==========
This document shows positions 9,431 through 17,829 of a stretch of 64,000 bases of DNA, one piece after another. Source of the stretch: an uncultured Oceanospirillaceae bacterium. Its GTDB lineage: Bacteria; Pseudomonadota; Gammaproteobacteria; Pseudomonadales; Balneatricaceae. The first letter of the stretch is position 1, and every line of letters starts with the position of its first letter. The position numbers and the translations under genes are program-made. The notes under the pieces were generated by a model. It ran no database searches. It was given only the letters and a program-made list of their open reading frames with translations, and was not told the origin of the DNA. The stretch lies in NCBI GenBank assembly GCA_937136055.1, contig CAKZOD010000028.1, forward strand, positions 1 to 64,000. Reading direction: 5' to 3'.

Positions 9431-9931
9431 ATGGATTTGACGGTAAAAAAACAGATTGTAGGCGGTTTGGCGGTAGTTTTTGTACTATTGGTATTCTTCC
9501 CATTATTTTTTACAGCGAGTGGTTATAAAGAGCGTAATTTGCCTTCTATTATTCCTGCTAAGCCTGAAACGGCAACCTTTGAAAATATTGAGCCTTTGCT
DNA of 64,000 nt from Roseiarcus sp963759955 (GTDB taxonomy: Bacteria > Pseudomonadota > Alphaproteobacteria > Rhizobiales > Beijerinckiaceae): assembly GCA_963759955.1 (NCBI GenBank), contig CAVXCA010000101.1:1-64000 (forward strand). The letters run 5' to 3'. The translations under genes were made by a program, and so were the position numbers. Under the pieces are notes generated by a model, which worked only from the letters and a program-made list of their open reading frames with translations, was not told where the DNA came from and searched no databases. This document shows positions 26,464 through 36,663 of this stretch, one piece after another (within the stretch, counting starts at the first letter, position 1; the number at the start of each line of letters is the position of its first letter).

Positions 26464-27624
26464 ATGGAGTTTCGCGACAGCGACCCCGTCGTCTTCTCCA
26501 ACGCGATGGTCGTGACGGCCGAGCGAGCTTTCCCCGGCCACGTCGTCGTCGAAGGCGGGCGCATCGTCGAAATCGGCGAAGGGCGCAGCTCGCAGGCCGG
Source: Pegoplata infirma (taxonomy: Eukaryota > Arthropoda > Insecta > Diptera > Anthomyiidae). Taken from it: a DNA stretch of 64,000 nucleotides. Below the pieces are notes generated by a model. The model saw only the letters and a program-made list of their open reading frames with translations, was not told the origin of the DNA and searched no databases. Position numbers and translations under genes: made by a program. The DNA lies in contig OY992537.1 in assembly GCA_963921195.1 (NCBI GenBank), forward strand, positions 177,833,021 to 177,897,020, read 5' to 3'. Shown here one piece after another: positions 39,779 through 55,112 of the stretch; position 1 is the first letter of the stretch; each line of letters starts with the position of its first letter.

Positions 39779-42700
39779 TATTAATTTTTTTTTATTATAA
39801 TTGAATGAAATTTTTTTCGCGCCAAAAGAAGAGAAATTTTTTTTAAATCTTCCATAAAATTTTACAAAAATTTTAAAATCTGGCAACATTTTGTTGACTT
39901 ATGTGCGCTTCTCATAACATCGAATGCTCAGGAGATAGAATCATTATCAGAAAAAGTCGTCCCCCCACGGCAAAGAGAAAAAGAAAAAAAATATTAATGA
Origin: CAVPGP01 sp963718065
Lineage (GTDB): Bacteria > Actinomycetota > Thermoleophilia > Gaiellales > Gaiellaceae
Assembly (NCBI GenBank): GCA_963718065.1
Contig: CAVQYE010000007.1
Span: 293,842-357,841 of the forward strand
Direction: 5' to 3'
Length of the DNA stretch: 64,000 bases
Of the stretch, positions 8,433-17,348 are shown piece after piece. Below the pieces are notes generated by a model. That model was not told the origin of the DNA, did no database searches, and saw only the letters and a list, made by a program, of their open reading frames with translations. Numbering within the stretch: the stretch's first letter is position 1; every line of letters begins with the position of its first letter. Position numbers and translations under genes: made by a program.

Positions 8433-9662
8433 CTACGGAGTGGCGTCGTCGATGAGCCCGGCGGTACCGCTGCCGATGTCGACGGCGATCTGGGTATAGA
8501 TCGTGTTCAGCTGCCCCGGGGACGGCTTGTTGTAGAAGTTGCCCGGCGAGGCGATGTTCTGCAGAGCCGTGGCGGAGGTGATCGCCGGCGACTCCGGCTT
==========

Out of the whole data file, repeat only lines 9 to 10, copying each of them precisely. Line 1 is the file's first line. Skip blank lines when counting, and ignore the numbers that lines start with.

Source: Pegoplata infirma (taxonomy: Eukaryota > Arthropoda > Insecta > Diptera > Anthomyiidae). Taken from it: a DNA stretch of 64,000 nucleotides. Below the pieces are notes generated by a model. The model saw only the letters and a program-made list of their open reading frames with translations, was not told the origin of the DNA and searched no databases. Position numbers and translations under genes: made by a program. The DNA lies in contig OY992537.1 in assembly GCA_963921195.1 (NCBI GenBank), forward strand, positions 177,833,021 to 177,897,020, read 5' to 3'. Shown here one piece after another: positions 39,779 through 55,112 of the stretch; position 1 is the first letter of the stretch; each line of letters starts with the position of its first letter.

Positions 39779-42700